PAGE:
VT Exchange Plans Studied; More Work Needed . . .
On Thursday the Green Mountain Care Board received revised recommendations for the six Health Care Benefit Exchange plan designs, first presented last month and released to the public with much fanfare. At that time the Board asked for several analyses showing how the plan designs would impact specific individuals and families. Five scenarios were studied ranging from a 27 year old single pregnant woman with emergency complications in delivery, to a family of four where every member has either an acute or chronic health care need. All five examples featured unusually high users of health care services. The analysis shows that across the platinum, gold, silver and bronze plan levels out of pocket costs for deductibles, copays and coinsurance range from several hundred to over $6,000 per year, not including premiums.
Two critical questions were asked by members of the public in attendance. First, since the vast majority of insured individuals and families rarely require health care services at these levels, what would the costs look like for a more typical example where the insured required fewer services? And second, how do these out of pocket costs compare to those required by the most popular plans now in effect? Newsletter believes the Green Mountain Care Board should seek a much wider range of real-life examples and answer both of these questions before approving any plan designs.
Vermont has unfortunately outlawed private insurance plans outside the exchange, so starting in 2014 Vermonters will be forced to drop their current coverage and choose from among the extremely limited offerings now under consideration, and perhaps a few more. The Board and the public deserve to know what we will face when that day comes.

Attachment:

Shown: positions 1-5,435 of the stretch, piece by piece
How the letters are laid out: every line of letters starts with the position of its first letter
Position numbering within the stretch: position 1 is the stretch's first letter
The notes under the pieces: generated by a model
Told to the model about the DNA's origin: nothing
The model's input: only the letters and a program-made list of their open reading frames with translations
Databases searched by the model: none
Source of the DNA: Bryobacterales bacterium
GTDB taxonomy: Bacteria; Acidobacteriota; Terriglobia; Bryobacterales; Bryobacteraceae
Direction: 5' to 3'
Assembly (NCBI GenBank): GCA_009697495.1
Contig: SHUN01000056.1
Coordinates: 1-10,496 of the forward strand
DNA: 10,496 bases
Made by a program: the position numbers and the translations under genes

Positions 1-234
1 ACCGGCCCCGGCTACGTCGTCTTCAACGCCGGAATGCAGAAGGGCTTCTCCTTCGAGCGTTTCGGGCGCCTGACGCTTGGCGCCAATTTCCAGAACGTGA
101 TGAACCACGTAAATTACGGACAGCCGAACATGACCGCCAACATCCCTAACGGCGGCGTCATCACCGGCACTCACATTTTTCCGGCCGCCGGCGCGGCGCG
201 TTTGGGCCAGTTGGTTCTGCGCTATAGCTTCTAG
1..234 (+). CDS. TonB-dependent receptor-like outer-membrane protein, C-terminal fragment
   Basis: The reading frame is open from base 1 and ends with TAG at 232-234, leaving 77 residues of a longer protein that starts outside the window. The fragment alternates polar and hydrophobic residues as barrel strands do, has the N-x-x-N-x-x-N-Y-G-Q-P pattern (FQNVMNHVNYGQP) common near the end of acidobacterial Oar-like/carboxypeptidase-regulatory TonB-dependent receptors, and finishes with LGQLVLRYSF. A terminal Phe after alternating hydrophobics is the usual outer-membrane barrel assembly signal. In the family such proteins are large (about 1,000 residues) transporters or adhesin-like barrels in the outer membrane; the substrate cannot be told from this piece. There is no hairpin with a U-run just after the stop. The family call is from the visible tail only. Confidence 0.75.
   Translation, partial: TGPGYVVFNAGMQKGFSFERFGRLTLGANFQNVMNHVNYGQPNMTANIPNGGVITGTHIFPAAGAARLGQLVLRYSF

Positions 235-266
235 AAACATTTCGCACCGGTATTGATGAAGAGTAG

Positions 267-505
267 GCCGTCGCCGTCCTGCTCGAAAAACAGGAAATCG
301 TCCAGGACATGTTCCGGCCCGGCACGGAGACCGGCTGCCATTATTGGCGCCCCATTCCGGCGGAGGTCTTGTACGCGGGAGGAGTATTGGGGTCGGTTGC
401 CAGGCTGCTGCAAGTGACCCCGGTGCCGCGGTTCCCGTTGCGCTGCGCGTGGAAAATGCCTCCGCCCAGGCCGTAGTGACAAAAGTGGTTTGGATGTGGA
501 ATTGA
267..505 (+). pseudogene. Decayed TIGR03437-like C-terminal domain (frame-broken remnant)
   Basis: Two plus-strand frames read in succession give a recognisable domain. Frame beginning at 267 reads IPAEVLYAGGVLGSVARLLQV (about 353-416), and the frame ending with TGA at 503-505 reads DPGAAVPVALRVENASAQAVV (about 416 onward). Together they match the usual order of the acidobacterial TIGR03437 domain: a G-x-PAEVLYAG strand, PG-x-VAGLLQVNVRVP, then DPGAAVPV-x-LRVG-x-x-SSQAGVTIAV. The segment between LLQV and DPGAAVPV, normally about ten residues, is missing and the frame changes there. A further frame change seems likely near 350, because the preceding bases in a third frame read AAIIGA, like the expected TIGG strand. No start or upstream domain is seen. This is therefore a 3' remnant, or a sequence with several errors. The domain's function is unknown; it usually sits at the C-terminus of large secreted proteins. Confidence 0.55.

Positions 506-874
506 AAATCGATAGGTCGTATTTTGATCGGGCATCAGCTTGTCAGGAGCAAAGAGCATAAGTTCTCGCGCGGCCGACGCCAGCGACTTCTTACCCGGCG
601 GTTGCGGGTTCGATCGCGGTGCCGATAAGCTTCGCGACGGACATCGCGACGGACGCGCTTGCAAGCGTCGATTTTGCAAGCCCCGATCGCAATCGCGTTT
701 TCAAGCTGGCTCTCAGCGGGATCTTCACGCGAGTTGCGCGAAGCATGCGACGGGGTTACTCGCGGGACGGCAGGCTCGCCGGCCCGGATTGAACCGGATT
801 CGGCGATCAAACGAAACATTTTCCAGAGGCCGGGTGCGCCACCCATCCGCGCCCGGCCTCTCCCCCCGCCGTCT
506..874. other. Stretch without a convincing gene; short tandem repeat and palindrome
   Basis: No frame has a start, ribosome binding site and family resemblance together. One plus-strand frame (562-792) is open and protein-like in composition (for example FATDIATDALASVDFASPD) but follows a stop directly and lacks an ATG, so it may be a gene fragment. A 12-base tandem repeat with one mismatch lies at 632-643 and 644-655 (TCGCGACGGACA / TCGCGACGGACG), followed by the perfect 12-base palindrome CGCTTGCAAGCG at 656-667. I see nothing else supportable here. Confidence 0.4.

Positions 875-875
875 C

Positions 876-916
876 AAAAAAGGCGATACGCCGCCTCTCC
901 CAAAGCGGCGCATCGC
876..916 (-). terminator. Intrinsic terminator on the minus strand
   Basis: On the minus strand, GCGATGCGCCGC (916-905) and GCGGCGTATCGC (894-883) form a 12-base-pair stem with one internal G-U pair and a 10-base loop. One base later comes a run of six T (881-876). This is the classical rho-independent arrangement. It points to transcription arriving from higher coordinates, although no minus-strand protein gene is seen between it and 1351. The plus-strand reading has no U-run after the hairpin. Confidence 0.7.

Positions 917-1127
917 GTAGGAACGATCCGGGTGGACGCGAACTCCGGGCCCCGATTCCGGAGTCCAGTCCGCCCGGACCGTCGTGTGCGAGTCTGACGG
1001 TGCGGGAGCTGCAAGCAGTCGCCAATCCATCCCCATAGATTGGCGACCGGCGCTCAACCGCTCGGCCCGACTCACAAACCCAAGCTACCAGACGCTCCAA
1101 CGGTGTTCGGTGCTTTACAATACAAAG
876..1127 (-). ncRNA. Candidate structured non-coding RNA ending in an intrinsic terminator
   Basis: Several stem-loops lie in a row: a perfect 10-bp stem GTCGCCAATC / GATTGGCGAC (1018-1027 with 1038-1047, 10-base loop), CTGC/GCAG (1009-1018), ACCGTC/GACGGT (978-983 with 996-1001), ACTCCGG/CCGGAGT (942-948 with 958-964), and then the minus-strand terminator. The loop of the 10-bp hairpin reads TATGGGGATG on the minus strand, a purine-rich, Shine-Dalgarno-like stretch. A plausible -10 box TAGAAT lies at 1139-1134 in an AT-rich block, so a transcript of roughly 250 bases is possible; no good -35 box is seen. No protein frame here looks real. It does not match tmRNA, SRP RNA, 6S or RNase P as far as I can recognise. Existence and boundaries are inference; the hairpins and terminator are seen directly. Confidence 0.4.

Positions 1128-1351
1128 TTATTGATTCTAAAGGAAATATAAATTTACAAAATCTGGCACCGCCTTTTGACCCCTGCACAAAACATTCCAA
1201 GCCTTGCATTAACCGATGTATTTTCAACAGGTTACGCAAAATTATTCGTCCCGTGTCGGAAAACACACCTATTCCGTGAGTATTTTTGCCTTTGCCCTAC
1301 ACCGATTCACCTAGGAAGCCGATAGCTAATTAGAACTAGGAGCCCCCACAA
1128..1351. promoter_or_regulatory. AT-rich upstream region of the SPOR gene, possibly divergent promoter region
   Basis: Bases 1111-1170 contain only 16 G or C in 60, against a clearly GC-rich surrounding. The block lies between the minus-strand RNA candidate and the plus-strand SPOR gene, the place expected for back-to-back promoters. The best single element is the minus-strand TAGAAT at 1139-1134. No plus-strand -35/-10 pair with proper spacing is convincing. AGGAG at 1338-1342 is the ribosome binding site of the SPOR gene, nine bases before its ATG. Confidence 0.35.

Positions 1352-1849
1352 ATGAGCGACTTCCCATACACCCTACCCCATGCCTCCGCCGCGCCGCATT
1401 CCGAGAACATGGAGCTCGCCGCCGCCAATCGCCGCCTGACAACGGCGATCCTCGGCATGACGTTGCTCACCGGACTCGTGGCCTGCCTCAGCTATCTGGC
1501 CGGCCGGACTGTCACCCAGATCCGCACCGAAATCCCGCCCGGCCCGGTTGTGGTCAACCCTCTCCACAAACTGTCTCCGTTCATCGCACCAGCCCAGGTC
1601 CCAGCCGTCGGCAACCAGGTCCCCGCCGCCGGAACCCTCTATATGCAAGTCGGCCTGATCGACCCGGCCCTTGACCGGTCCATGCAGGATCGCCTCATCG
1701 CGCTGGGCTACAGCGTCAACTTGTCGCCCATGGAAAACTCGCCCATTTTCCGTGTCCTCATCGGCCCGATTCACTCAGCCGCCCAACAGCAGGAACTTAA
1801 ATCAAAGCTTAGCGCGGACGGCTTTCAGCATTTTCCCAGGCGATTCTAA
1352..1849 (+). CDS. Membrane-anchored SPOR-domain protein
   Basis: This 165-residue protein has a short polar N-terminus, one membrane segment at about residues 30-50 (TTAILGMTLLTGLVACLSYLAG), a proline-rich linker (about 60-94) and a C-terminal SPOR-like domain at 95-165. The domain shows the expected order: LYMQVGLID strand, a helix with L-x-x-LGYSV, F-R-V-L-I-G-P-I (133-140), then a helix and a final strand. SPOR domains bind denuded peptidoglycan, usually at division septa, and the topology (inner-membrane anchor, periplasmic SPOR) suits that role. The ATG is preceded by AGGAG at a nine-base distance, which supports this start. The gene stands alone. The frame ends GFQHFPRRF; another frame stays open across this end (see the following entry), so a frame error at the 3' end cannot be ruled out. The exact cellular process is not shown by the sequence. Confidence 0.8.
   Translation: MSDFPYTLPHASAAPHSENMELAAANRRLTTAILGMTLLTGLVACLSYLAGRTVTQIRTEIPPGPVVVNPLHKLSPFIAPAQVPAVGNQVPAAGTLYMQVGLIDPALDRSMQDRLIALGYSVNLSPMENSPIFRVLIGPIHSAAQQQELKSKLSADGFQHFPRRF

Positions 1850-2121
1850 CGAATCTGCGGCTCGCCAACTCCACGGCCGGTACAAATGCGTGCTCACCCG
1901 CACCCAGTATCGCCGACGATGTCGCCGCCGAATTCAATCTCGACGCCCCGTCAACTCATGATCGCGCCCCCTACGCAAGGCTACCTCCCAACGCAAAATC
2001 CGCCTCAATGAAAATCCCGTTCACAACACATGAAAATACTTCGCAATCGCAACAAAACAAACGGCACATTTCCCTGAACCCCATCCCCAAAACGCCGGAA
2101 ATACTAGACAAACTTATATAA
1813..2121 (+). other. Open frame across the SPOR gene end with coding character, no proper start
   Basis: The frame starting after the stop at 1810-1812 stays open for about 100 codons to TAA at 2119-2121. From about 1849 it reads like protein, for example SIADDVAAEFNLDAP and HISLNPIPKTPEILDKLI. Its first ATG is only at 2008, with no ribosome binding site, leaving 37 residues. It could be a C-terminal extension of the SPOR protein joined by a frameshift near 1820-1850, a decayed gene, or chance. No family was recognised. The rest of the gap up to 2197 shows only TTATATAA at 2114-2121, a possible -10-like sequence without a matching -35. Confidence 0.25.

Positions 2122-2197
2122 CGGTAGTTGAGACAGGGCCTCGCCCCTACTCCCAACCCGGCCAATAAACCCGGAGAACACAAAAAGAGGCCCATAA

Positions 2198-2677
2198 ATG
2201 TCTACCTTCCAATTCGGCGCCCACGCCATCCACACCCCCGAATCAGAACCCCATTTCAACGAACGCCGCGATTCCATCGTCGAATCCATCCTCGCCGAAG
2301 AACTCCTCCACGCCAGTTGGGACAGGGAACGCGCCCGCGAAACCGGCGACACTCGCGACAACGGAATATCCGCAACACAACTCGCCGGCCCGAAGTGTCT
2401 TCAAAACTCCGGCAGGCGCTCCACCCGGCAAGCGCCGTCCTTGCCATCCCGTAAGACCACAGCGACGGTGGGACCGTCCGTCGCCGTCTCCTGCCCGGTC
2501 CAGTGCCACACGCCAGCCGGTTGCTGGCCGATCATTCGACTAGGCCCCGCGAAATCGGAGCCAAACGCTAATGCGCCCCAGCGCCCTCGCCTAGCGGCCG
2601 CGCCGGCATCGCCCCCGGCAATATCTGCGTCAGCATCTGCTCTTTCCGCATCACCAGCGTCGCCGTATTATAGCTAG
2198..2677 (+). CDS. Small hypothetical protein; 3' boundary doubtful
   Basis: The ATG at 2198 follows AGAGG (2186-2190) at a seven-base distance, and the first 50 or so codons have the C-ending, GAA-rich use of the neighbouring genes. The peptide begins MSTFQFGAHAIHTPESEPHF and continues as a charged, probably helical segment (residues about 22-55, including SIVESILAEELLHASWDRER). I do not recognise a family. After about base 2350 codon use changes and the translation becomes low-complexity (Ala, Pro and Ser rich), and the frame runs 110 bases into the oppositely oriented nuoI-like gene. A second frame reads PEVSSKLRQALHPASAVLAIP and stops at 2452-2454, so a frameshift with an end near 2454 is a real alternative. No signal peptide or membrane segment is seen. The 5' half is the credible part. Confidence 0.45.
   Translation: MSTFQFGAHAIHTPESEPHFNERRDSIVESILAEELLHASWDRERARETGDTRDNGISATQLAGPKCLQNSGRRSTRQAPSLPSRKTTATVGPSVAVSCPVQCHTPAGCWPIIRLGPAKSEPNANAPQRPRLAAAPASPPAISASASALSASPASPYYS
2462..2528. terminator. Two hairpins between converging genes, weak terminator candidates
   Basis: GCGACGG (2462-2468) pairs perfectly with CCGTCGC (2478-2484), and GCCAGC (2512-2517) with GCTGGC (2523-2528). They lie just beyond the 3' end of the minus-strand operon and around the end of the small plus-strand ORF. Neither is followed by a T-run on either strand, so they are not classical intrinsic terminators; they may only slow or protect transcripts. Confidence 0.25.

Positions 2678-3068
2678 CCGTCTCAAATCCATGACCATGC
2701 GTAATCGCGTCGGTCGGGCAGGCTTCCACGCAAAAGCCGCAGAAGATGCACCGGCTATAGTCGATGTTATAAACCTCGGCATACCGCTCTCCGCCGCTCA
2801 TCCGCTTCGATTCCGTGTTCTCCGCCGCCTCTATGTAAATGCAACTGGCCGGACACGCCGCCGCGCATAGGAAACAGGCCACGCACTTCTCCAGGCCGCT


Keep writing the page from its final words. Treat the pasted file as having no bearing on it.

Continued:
The DVHA revised recommendations are available for review here: http://gmcboard.vermont.gov/sites/gmcboard/files/PlanDesignRec_090612.pdf
. . . But the Proposed Coverage will Dramatically Increase Costs for Some
On the second point mentioned above – how do these costs compare with those required under current insurance plans – an analysis performed by the state’s actuarial consultant dated June 25, 2012 provides some guidance. The analysis indicates that for the ‘silver’ plan levels – the level closest to where most government and private enrollees are now – some members will see cost share increases of up to 271% for emergency room visits, 255% for ‘preferred’ drugs and 457% for ‘non-preferred’ drugs. Of particular concern is the drug coverage for the non-preferred category because the requirement of 50% coinsurance at the platinum, gold and silver levels and 60% at the bronze level are much higher than the amounts required under Medicare Part D and most employer sponsored coverage.
The consultant’s presentation is available here, with the results mentioned above contained in a table on slide 17: http://dvha.vermont.gov/administration/hbe-silver-level-options-2012-06-24.pdf
DVHA Seeks “Flexibility” in Mandatory Plan Designs
In Thursday’s presentation DVHA Commissioner Mark Larson made a new request of the Green Mountain Care Board. DVHA is now seeking the authority to ‘modify’ the Board’s approved plan designs in response to forthcoming federal guidance. In other words, the Federal Department of Health and Human Services will issue guidance on the types of plan designs states may require within the Exchange and the fear is the plans that have been recommended and are now under consideration at the Board may not quite meet the federal requirements. DVHA requested flexibility to adjust copays by up to $15, coinsurance by up to 5 percent and deductibles by up to $200. Changes of this magnitude may not sound like much but when applied to real world examples in the aggregate they can have a substantial impact on the total out of pocket exposure to the insured.
Newsletter suggests that a better approach would be to suspend action on the proposed plans until the federal government decides exactly what they will allow. Furthermore the federal government is expected to release a calculator that will estimate the actuarial value of various plan designs. If the estimates prepared by Vermont’s consultant disagree with the calculator, additional adjustments may be required.